(also just a really small thing, but you should parent the block after setting all the properties, not at the start)

Oh that makes sense! Thank you for telling me about that.

Great tutorial! May I ask how you could substitute the blocks for actual terrain?

game.Workspace.Terrian:FillWedge(CFrame, size, material)

The Perlin noise value, in our case, returns a Y cordinate.

2 Likes

Nice! That worked! Only issue I have though is that for some reason there are random holes on the terrain:

Ahh, thats odd. Maybe increase the size of each terrian/wedge?

That made it worse tbh. I also tried making them smaller and that didn’t really help either. It made it have more sharper edges.

I made it where after generating the terrain it makes a second layer under it where each voxel is 4 studs instead of 1 and that seemed to help. It still has some holes and sharp edges near the water line though:

Great tutorial! I’ve got a few questions:

  • Is “Fractional Brownian Motion” the same as what this tutorial calls “Fractal Noise”? There are a few differences in the code as far as I can see:

    • No normalizer
    • No “amplitude_fbm” (these differences should sort of cancel each other out?)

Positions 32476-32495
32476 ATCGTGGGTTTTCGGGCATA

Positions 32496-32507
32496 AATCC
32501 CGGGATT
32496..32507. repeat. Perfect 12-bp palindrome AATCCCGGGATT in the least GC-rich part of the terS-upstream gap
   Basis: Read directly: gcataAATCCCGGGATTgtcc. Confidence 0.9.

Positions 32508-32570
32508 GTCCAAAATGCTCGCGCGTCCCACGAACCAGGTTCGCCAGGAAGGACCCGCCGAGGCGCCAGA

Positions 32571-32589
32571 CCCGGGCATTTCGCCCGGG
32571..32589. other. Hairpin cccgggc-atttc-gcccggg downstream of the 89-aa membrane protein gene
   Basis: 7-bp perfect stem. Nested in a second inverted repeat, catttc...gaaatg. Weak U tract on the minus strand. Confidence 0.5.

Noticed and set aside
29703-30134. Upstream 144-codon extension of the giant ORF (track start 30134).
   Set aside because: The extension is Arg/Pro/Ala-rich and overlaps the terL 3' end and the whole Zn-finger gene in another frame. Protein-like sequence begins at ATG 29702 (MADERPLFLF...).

Here are a few of the less important differences, I don’t think they change anything:

    • The term persistence is used instead of gain you did mention that one, I couldn’t see that
    • Instead of multiplying the axes’ multiplier (the frequency), the axes’ values are stored in a variable and these are multiplied

    Are these still the same thing?

  • Doesn’t the frequency only make sense in FBM? It’s a constant in the perlin noise example so scale could be modified.

  • Why are normalizer and amplitude_fbm necessary?

Also, there is a typo:

You defined it as ampltiude

Terms: FBM (Fractorial Brownian Motion)

Ah thank you for pointing out the slight error.

He is talking about FBM in his tutorial. The sound he shows is the same as the sound I show.

His tutorial and mine do pretty much operate the same way. Though he does somethings in variously different ways.

Normalizer and Amplitude_fbm are not essential nor apart of fractorial brownian motion. These are just added values to simply produce the landscape differently and at different heights without changing our FBM values.

By the way. FBM defaults are the following:
Gain : 0.5
Lacunarity: 2

Hopefully this answers your questions!

1 Like